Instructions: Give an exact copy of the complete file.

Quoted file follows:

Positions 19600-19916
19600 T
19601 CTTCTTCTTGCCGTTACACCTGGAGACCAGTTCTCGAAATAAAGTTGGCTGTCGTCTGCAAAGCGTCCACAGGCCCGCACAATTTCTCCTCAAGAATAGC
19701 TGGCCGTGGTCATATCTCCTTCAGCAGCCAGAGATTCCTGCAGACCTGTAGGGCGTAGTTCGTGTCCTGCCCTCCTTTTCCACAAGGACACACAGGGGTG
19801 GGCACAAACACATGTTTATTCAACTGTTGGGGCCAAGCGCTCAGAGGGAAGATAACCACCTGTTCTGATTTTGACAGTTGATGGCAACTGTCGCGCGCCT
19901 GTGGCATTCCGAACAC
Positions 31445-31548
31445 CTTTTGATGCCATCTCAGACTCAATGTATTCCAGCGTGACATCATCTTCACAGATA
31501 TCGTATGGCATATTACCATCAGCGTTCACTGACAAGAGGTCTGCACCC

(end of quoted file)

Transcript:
Positions 19600-19916
19600 T
19601 CTTCTTCTTGCCGTTACACCTGGAGACCAGTTCTCGAAATAAAGTTGGCTGTCGTCTGCAAAGCGTCCACAGGCCCGCACAATTTCTCCTCAAGAATAGC
19701 TGGCCGTGGTCATATCTCCTTCAGCAGCCAGAGATTCCTGCAGACCTGTAGGGCGTAGTTCGTGTCCTGCCCTCCTTTTCCACAAGGACACACAGGGGTG
19801 GGCACAAACACATGTTTATTCAACTGTTGGGGCCAAGCGCTCAGAGGGAAGATAACCACCTGTTCTGATTTTGACAGTTGATGGCAACTGTCGCGCGCCT
19901 GTGGCATTCCGAACAC
Positions 31445-31548
31445 CTTTTGATGCCATCTCAGACTCAATGTATTCCAGCGTGACATCATCTTCACAGATA
31501 TCGTATGGCATATTACCATCAGCGTTCACTGACAAGAGGTCTGCACCC